Alli Knapp knows the exact time a gunman entered Pulse, a gay nightclub in Orlando, Florida, and began shooting people early one morning in 2016.

“His first shots were at 2:02,” Knapp said. “It was during the ‘last call.’ A RuPaul drag performer was wrapping up her set. By 2:18 the shooting stopped. He had fired over 200 rounds within that 16 minutes.”

The gunman killed 49 people and wounded 53. At the time, it was the worst mass shooting in modern U.S. history, and it remains the deadliest attack on the nation’s LGBTQ+ community.

On Monday evening, Knapp and a few dozen members of the city’s queer community joined supporters in an athletic field at Alton Playground in Beechview to mark seven years to the day since the attack, and to remember those who died.

Standing together, Ciora Thomas, founder of SisTers PGH, and Guillermo Velazquez, executive director of the Pittsburgh Hispanic Development Corp., read aloud the names of each of the 49 victims. At the time of the shooting, Pulse was hosting a “Latin Night”; most of those killed were members of the Latino gay community.

Renaissance City Choir sang the lyrics “We are here in the memory of those who have fallen” from the song “Courage to Be Who We Are” while two people stood nearby, displaying pieces of colored paper on which the names of the victims were written.

Members of the Renaissance City Choir sing “Courage to Be Who We Are” while names of the Pulse victims are displayed. (Steve Mellon/Pittsburgh Union Progress)

The event, organized by Pride Beechview, came at a time when members of the LGBTQ+ community are under increasing attack. The Human Rights Campaign last week declared a “state of emergency” for LGBTQ+ people in the United States. The organization noted a spike in anti-LGBTQ+ legislation in state houses across the country.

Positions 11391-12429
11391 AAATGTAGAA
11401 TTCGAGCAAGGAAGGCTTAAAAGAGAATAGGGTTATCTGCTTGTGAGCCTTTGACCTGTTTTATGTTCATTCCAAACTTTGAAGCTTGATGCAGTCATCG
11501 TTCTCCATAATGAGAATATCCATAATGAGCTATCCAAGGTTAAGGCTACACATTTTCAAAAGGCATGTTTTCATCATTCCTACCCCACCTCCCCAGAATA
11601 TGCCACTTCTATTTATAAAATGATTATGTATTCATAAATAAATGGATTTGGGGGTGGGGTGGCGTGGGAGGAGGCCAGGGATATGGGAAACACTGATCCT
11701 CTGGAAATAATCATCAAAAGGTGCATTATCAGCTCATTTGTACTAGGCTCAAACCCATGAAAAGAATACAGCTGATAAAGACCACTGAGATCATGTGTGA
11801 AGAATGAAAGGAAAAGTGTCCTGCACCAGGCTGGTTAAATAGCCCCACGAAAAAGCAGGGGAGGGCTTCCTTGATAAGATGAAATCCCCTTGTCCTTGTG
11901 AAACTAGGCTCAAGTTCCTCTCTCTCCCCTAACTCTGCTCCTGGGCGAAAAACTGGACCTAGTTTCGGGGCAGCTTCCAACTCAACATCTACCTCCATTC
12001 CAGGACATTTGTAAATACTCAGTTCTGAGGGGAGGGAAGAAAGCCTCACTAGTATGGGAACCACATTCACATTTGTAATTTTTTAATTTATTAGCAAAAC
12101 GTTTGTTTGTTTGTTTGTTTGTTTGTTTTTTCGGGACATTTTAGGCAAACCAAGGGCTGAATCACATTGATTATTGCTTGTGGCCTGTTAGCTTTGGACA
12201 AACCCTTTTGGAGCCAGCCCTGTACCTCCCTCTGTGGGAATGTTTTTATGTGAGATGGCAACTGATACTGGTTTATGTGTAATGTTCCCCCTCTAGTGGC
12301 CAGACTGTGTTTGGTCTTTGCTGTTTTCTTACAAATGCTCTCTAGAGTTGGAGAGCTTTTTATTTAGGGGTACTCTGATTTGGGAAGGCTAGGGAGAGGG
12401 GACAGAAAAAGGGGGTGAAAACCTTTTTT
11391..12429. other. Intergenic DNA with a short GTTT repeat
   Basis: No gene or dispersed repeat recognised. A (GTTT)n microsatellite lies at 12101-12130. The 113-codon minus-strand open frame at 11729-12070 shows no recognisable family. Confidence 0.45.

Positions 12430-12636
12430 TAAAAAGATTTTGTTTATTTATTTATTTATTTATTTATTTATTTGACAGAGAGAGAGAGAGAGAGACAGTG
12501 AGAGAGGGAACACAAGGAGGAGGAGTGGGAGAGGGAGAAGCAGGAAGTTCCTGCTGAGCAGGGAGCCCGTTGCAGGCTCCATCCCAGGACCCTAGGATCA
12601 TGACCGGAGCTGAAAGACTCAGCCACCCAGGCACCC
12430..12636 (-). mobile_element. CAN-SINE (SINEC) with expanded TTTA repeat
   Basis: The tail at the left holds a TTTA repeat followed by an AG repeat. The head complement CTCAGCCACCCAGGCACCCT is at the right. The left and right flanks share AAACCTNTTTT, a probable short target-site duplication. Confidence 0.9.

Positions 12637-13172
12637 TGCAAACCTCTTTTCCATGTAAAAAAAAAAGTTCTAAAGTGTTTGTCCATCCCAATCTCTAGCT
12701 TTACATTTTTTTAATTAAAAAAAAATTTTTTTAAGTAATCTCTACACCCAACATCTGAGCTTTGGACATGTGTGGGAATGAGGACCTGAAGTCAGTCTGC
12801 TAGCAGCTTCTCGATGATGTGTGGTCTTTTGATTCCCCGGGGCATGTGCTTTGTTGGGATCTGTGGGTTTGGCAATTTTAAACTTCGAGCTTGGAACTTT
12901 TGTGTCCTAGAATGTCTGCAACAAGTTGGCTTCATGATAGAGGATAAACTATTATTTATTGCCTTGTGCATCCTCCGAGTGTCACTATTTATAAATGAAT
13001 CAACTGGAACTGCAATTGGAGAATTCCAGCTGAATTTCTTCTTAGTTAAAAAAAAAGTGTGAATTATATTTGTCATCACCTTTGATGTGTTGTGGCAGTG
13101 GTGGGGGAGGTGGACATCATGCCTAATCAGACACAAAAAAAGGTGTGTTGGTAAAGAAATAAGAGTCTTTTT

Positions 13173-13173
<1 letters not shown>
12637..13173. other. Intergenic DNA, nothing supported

Homophobic and transphobic hatred is resurgent in the United States, said Emma Yourd, Democratic nominee to represent District 6 on the Pittsburgh Public Schools board.

Guillermo Velazquez, executive director of Pittsburgh Hispanic Development Corp., reads names Pulse victims. (Steve Mellon/Pittsburgh Union Progress)

“There are currently 491 anti-LGBTQ bills across the country that are being tracked by the ACLU,” Yourd said in a brief speech to the crowd. “Our trans youth are particularly vulnerable as legislation is considered that would force teachers to ‘out’ students or to report parents who are supporting transitions to child protective services.”

Knapp, too, noted the particular threats faced by members of the trans community.

“My best friend in the world is trans, and I’ve seen how this year is impacting them,” Knapp said. “It is a year of attack, attack, attack. I can’t imagine being a trans kid. I can’t imagine being someone who needs to come out right now. It’s terrifying.”

These continuing threats make remembrances such as Monday’s especially important, Knapp said.

“Queer people are very transient,” Knapp said. “A lot of us move around a lot, and so my friends and I were all calling each other the day after the shooting, asking, ‘You weren’t in Florida were you?’ My friends and I used to party in D.C. What if it would have happened in D.C? What if it had happened here? It could have been anywhere.”

Nina’s Moon Witch Dancers perform a candle dance at the Beechview vigil. (Steve Mellon/Pittsburgh Union Progress)

Steve is a photojournalist and writer for the Pittsburgh Post-Gazette, but he is currently on strike and working as a Union Progress co-editor. Reach him at

Steve Mellon

Steve is a photojournalist and writer for the Pittsburgh Post-Gazette, but he is currently on strike and working as a Union Progress co-editor. Reach him at